The ‘Online Goods’ Tax Has Been Postponed Until 2018

The ‘Online Goods’ Tax Has Been Postponed Until 2018

We have some good news and bad news for online shoppers. First, the good news: A proposed GST amendment – which will see GST extended to all goods bought overseas – has been delayed for another year.

Now for the bad news: It will almost certainly come into effect on July 1 2018, and the similar ‘Netflix tax’ kicks in at the end of this month. Better start stocking up on those streaming subscriptions and overseas goodies while the going’s good.

From July 1 2017, the Federal Government will apply the Goods and Services Tax (GST) to all digital products and services supplied into Australia. A 10 per cent GST tax will also be applied to imported goods worth less than $1000 from July 1 2018. (Currently, overseas products that cost under $1000 are GST-free.)

The GST changes to online goods were originally to be implemented this year. However, an amendment pushed through by Labor has given Australian shoppers a 12-month reprieve. The amendment will require the Productivity Commission to investigate the most effective models available for collecting the GST on low-value online goods.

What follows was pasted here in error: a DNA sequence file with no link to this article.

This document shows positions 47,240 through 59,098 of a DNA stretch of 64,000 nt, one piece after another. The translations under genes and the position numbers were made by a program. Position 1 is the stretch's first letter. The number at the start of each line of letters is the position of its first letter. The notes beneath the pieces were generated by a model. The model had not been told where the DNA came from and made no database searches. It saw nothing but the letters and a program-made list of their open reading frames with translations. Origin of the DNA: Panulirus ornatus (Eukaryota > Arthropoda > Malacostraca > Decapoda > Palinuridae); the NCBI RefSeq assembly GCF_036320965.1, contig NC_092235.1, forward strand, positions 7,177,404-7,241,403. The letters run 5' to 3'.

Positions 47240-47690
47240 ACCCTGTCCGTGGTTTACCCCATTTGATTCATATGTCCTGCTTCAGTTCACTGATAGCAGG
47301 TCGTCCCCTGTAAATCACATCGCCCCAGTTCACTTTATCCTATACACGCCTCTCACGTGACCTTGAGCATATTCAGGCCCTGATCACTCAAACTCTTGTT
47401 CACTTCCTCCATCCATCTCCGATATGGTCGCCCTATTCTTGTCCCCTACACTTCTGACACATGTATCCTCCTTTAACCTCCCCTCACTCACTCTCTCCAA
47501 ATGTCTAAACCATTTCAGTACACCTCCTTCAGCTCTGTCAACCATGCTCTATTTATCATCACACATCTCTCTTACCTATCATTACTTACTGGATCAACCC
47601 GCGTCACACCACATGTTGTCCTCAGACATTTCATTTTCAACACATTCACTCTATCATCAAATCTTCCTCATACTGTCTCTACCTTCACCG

Once the Productivity Commission submits its findings, the bill will still need to be voted in by the House of Representatives. However, it is expected to pass without incident with all sides of politics supporting the principle of the bill.

For the most part, the tax will be collected via the international seller. However, the government has outlined scenarios where the tax will be the responsibility of the operator. Needless to say, there’s still a lot of confusion about precisely how the tax will be collected.

Meanwhile, the so-called Netflix tax will be imposed on all “intangible supplies” from next month. This includes digital content, games and software as well as consultancy and professional services performed offshore for customers in Australia. Only supplies made to consumers will be caught, however – business-to-business transactions will be exempt.